Mike Kreiser (SES) said we can try it, but he is saying from history depending on what loading is coming off just the holding tanks - say a toilet is left running and fills a holding tank quick that is all water versus holding tanks that are being used and have some solids in it.
Ryan Achenbach said he thinks the Board is all in agreement that we want this to go back to the townships that we are willing to figure out some sort of feathering in process and we are only lacking the details of how to make it work the best for everybody.
Jamie Lorah (SSM) said she thinks it is a great idea and I think everybody needs to recall that it is going to take DEP at least six months to approve this. Jamie said the report that we wrote back in 2017, both Schuylkill Haven and Deer Lake, the projected disposal fee for both were 6 ¢ a gallon. Jamie said assuming 3500 gallons on a hauling event it is $210 for disposal, and that is just the disposal fee, for an outside hauler, and then you would have the hauler’s fee. Jamie said right now I think we estimated that a holding tank hauling event was costing $150 – so it is like $400 what we would expect at this point and I would have to confirm that and again it is dependent on the haulers too.
Joe Haggerty said at six months you might want to revisit it. Joe said maybe what you want to do is think about some measurement that you have successfully transitioned sixty or seventy percent of the people and you know it is working the way you want it to.
Upon motion by Ryan Achenbach, seconded by Corby Lewis, and carried by all, the Board agreed to phasing out of using PCMA (Plum Creek Municipal Authority) haulers for a period of time of at least six months and to be revisited for both time and details.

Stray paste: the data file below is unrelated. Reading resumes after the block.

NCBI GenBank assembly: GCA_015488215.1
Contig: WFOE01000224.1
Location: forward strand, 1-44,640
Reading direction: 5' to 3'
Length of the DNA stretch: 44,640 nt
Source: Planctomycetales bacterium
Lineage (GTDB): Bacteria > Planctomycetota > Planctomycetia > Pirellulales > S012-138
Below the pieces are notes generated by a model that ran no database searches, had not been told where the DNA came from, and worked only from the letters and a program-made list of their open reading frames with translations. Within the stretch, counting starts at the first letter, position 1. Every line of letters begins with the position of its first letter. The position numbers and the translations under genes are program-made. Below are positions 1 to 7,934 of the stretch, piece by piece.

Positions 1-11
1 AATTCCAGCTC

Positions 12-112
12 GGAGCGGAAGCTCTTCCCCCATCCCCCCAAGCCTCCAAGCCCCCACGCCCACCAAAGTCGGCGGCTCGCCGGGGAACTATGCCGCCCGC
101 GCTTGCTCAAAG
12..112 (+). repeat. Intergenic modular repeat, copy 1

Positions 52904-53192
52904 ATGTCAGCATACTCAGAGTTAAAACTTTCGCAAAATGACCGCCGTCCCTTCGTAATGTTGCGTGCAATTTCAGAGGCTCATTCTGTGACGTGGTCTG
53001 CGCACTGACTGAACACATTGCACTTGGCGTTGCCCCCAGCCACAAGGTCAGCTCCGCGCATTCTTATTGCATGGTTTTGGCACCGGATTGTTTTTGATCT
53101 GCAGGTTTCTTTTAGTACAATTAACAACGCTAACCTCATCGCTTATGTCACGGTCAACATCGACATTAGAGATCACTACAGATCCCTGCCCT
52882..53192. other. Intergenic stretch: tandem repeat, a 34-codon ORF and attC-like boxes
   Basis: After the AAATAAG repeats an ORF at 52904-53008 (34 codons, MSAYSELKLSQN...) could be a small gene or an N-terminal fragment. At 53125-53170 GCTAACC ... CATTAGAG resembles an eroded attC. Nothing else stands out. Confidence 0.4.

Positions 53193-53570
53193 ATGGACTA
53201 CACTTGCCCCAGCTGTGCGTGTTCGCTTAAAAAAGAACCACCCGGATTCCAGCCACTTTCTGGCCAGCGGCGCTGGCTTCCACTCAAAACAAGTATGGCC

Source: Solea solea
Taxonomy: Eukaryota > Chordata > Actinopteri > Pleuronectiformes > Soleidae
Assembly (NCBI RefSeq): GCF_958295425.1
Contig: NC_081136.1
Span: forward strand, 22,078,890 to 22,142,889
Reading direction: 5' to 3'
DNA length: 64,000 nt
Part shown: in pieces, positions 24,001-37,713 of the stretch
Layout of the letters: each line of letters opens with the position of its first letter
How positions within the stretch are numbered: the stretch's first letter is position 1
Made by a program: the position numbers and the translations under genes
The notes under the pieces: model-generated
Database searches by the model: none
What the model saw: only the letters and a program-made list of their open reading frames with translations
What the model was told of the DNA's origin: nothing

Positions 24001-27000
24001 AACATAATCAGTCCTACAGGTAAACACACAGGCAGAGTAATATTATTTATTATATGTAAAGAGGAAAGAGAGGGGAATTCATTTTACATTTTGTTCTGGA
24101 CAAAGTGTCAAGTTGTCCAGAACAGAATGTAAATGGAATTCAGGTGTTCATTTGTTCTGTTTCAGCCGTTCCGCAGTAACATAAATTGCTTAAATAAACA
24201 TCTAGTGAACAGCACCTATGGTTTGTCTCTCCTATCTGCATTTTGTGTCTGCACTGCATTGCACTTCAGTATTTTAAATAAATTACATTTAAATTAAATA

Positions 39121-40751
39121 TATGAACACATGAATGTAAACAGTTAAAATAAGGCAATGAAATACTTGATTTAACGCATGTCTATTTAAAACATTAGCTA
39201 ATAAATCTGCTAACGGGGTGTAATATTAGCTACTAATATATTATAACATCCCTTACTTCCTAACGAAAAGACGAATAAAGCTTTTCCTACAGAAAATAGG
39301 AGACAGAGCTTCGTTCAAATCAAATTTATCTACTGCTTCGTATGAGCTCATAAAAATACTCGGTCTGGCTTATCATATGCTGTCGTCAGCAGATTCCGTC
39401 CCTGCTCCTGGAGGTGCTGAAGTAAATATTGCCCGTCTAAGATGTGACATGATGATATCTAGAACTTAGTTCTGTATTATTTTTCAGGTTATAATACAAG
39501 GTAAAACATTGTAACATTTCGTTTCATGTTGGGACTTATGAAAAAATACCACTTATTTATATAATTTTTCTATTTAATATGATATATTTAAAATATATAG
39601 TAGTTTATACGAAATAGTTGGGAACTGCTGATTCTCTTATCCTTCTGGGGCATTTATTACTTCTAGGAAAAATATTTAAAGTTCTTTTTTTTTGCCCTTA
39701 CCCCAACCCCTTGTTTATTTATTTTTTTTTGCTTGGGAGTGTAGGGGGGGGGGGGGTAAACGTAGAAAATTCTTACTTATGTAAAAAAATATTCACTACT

Matt Gruber said if we cannot haul stuff from the holding tanks back to our sewage plant – we could haul it to Schuylkill Haven, Pine Grove, or wherever – just to make it work for the time being.
Mike Kreiser (SES) said the holding tanks are desirable and we are good with it. I am striking up some conversations with Septic Solutions as we are going on with the meeting, and I am trying to get you some numbers for what it would cost to go Schuylkill Haven or Pine Grove. If you look at my report for the month of January, we hauled 26 holding tanks, 22 septic tanks, and no sludge out. So, what that is telling you is a lot of those solids you are consuming. Obviously, we have room in the digester, but you are bringing in a lot of solids and in the summer, it is going to be consuming more of those solids than going out. So, you need some type of solid matter and having all holding tanks is going to make it difficult.
In legal matters, Joe Zerbe said he had little to report other than some consultations with Jen and Nancy.
Jamie Lorah (SSM) asked Joe Zerbe if it would be beneficial if both the statement about the transition period and a request for them to expedite their review if that should come from SSM office, or from PCMA directly, or from you. Joe said somebody should get this information to the township supervisors and whether the letter comes from our Board, from me, or from SSM, I do not know that matters, but I would certainly help put it together. Joe said he thinks you should go to the supervisors and just tell them that here are the two things we approved a motion to feather this in as requested but we also need a response so we can move this forward. Jim Ridderhoff said he can personally talk to Jack Brennan. Joe said that might be the best thing to do too. Jim said he will try and talk to him in the next week or two.